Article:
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Avoid Using Simple Passwords

Avoid Using Simple Passwords

Operators of online casinos are gradually being investigated for account takeover theft, partially due to consumers using some very crappy passwords.

A recent study by Ravelin (a company that provides sophisticated technology and dedicated support to help online businesses prevent advanced fraud threats and accept payments confidently) finds gambling second only to taxi firms in terms of the average total number of account take-over attacks. These attacks include fraudsters who acquire user credentials to gain possession of an online account and either use the account to spend sumptuously on products or services, or transfer the stolen data to malicious third parties.

Gambling companies have seen an total of 60 takeover attacks a year, trailing only taxi firms (65 attacks) but ahead of grocers (53). While gambling sites are clear targets because of the vast sums their accounts can hold, this year the grocers profile got a boost due to skittish consumers loading their carts online during the pandemic lockdown.

More than half (52%) of gambling operators registered a substantial spike in this year's serious account takeover attempts, again attributed to the growth in online gaming activity as land-based options declined as a result of COVID-19.

Gambling companies have taken the lead in mentioning 'private market info' as one of the most significant considerations when detecting patterns in fraud. More than half (56%) of gambling operators listed shared data as their top three variables, while 20% ranked shared data as their top three. Other industries were far more likely to mention the top consideration for customer demographics, order quality, location and system IDs.

Ravelin CIO&Founder Mairtin O'Riada said responsibility was generally similarly attributed to consumers, merchants and banks for the mayhem caused by account takeovers, but if it is uncertain, the merchant always takes the blow.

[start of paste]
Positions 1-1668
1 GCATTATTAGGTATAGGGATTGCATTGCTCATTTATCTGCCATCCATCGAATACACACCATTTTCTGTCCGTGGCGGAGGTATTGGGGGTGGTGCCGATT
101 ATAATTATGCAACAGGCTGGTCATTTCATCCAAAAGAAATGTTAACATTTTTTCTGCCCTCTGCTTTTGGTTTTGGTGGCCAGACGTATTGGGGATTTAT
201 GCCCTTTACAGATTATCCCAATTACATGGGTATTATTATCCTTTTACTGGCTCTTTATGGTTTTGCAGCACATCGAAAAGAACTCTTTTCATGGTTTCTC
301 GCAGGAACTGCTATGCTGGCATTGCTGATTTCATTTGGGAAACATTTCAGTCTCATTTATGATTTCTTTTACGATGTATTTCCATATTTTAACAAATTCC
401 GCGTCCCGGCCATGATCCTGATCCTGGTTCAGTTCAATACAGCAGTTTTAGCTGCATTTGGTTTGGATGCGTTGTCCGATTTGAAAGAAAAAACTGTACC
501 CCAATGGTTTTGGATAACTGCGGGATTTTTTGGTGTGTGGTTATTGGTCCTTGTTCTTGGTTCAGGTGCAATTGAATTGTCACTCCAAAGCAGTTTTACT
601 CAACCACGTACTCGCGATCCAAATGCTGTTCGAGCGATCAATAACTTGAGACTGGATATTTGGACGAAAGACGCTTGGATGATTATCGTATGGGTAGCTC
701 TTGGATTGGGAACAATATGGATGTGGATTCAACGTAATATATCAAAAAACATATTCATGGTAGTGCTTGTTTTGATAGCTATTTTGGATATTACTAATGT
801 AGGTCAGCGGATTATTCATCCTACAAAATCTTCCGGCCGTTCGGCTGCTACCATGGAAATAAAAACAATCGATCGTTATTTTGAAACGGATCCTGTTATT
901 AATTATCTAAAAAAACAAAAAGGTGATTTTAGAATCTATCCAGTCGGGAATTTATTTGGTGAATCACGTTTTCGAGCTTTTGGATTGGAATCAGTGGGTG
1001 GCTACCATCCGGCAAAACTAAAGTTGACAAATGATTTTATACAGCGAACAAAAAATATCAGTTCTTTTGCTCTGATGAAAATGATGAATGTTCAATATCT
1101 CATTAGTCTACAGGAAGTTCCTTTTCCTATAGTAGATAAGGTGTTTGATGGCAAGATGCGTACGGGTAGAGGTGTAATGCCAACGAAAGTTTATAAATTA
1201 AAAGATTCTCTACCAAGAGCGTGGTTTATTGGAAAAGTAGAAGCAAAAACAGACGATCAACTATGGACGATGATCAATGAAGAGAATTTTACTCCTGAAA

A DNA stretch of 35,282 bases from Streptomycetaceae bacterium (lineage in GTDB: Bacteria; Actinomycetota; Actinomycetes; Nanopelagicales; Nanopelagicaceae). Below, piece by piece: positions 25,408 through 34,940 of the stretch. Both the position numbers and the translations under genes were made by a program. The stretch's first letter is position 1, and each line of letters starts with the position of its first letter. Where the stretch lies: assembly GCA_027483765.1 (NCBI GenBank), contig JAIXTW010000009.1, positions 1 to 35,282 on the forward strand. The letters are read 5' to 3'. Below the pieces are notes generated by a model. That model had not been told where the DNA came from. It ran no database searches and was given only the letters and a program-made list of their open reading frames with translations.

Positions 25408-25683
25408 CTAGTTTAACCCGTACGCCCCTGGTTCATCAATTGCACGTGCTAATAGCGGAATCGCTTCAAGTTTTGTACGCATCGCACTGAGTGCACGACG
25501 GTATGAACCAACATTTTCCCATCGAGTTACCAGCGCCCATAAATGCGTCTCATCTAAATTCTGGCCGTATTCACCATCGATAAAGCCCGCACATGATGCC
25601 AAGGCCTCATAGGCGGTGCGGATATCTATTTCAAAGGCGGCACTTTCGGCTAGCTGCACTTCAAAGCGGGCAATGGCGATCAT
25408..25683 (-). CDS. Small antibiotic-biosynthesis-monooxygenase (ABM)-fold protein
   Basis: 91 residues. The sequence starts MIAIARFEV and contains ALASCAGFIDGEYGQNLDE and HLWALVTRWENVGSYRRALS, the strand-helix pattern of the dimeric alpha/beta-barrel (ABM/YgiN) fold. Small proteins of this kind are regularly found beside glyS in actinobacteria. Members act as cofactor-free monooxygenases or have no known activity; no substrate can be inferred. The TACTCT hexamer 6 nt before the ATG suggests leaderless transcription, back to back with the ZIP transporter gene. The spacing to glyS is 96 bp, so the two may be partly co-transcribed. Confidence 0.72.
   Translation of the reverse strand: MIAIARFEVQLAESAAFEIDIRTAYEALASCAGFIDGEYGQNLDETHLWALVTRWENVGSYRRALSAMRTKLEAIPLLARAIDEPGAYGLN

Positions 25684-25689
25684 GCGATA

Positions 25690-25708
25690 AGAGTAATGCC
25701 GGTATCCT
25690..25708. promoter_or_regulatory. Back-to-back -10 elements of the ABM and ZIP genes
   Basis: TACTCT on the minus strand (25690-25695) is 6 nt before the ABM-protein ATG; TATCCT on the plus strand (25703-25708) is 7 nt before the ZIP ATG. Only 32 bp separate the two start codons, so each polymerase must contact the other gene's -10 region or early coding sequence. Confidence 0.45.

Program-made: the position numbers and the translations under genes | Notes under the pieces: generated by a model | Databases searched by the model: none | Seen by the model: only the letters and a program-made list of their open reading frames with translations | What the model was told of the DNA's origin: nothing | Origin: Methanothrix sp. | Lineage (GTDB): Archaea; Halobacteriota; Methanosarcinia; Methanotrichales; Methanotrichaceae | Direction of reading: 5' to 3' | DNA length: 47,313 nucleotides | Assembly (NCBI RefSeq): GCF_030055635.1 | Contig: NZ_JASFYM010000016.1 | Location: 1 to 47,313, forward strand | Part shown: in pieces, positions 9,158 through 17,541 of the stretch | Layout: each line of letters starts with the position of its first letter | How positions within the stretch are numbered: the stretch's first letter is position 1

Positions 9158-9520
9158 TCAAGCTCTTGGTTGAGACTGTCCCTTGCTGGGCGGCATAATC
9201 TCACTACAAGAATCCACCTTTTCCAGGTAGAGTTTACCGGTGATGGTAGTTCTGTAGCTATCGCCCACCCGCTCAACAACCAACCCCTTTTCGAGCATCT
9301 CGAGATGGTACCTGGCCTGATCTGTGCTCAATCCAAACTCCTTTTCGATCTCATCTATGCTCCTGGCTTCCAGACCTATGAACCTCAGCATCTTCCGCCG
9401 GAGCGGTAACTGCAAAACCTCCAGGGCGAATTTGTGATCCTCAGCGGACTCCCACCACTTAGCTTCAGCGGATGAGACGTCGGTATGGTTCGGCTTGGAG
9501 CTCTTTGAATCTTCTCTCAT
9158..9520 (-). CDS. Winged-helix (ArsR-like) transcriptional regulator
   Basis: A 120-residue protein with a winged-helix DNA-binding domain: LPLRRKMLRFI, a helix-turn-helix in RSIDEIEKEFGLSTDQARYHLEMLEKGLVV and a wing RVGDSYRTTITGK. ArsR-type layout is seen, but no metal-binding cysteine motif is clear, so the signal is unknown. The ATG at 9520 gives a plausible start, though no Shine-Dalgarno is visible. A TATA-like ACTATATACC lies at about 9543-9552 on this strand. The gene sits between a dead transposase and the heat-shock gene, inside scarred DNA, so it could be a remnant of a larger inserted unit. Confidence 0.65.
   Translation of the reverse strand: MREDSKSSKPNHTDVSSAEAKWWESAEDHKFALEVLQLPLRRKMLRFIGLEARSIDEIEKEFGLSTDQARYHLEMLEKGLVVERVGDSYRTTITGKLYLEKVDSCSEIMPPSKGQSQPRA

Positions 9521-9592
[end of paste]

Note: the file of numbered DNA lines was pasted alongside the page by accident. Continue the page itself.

Interestingly, the 'digital goods market, into which gambling is lumped, was the most likely to provide two-factor authorization (2FA) but it allowed consumers to opt-in. In terms of applying 2FA on all consumers, the digital products providers were among the lowest sectors. Riada said 2FA was an efficient way to prevent attempts at takeovers, "but it can also be bypassed."

That's partially due to consumers using those very dumb passwords that can be quickly exposed to cracking those codes by machines. By using the same weak passwords across several digital accounts consumers will escalate the problem.

The most popular online password list released by patented NordPass password managers reveals '123456 was this year's most common password, falling to eighth place in 2019's champ '12345, while the super-literal 'password was fourth. It takes less than a second for someone with the right resources to solve all of this.

Protection experts firmly recommend the use of complicated passwords containing a combination of alpha (upper and lower case) and numeric characters, along with special characters, if it was not already apparent. Also, longer passwords are considered much better than shorter combinations, and even those can be regularly updated.

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